“The loyalty of the masses and most of the leaders W.L.SHARKEY, Provisional Governor of Mississippi: I use the word loyal in this connection, I do of the southern people consists in submission to neYour telegram of the 21st has been received. The not mean that sturdy, bold, and defiant patriot
cessity. There is, except in individual instances, an President sees no reason to interfere with General Slocum's proceedings. The government of the State who, through four years of blood and slaughter,
entire absence of that national spirit which forms the
basis of true loyalty and patriotism." will be provisional only until the civil authorities
maintained that no State had the right to rebel, shali be restored with the approval of Congress. and who refused to give a voluntary support to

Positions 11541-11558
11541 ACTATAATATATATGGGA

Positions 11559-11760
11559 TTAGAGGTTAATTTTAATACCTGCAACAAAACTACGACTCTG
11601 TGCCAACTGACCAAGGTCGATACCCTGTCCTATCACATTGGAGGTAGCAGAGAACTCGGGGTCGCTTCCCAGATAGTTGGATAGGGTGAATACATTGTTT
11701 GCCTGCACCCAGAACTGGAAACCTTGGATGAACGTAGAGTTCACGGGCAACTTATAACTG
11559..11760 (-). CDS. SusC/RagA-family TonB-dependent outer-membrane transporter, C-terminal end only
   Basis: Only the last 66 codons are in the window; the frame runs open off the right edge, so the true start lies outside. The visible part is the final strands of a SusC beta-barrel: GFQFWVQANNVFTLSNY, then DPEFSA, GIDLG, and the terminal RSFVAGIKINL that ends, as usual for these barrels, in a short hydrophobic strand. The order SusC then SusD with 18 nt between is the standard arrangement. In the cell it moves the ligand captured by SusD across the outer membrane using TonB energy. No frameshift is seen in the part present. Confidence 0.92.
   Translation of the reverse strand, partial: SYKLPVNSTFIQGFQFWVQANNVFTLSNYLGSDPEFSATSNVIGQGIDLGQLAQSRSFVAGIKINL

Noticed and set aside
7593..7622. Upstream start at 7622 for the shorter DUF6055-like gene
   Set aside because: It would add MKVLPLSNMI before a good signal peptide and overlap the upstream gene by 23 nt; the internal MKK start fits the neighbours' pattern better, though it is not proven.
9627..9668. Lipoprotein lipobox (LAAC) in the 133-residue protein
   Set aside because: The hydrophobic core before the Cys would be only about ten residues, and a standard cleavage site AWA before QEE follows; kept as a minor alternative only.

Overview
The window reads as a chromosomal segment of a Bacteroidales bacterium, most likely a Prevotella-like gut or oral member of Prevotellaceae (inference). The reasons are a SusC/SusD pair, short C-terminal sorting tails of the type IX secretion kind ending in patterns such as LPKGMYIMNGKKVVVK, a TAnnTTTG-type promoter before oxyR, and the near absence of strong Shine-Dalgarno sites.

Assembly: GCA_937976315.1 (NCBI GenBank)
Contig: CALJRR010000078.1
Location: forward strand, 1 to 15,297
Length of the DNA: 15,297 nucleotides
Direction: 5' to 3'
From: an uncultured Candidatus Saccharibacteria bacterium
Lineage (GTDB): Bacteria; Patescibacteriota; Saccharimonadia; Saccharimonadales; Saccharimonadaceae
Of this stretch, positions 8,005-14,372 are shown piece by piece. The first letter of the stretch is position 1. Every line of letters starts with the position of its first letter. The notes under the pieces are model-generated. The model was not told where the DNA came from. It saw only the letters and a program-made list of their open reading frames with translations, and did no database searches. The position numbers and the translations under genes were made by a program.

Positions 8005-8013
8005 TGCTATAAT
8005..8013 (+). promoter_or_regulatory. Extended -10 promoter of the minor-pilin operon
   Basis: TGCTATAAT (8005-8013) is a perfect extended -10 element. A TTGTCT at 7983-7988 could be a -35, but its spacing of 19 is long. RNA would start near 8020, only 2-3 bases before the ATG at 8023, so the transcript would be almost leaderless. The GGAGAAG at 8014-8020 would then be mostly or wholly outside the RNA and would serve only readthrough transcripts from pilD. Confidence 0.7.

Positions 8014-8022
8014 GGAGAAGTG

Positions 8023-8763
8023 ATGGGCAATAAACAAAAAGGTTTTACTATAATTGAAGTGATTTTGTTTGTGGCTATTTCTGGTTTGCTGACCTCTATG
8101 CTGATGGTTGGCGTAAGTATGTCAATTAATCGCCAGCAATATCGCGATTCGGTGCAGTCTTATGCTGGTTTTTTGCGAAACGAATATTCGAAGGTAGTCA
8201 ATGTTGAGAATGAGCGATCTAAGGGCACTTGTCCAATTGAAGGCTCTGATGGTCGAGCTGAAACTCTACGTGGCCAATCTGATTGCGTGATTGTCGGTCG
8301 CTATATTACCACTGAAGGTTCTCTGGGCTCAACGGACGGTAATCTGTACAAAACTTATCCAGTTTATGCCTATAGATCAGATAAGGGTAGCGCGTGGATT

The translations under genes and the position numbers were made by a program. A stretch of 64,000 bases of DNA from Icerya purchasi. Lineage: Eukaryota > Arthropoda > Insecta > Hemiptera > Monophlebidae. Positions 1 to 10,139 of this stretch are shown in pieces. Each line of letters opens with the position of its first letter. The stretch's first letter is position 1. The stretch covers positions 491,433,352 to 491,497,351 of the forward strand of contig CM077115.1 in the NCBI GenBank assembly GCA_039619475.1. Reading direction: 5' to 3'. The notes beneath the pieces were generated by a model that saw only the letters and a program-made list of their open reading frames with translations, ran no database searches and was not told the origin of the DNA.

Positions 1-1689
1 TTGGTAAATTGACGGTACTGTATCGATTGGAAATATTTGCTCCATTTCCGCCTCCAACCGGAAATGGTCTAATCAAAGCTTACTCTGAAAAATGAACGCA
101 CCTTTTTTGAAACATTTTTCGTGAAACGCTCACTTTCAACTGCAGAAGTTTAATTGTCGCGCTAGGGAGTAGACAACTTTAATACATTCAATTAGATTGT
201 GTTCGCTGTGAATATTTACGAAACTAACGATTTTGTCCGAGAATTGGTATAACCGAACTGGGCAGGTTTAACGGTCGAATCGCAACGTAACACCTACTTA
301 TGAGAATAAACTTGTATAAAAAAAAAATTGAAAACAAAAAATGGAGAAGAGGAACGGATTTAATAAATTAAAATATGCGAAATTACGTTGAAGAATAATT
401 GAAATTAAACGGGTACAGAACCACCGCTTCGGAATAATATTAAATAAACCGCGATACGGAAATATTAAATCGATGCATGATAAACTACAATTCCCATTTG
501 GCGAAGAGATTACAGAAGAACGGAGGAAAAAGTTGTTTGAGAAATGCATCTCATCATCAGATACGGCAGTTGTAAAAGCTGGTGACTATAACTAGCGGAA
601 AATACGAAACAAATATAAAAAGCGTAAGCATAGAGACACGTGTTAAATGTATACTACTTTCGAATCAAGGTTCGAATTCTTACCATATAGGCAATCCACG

He also recommends the President to Meanwhile military authority cannot be withdrawn.
"Adrise Congress to send one or more 'investigatthe rebel usurpation; but I take it in its new WILLIAM H. SEWARD.
ing committees' into the southern States to inquire and amended sense, as a man who did go into for themselves into the actual condition of things Has Congress said any more? Could Con- | rebellion, but who, having taken the amnesty
before final action is taken upon the readmission of gress say any more? Which of the civil au
such States to their representation in the legislative oath, means in good faith to keep it.
branch of the Government and the withdrawal of the thorities of any of these States has been restored In this latter sense I am constrained to say national control from that section of the country.” with the approval of Congress? And yet Mr. that I do not believe that the vast majority of Seward undertakes to unite with those who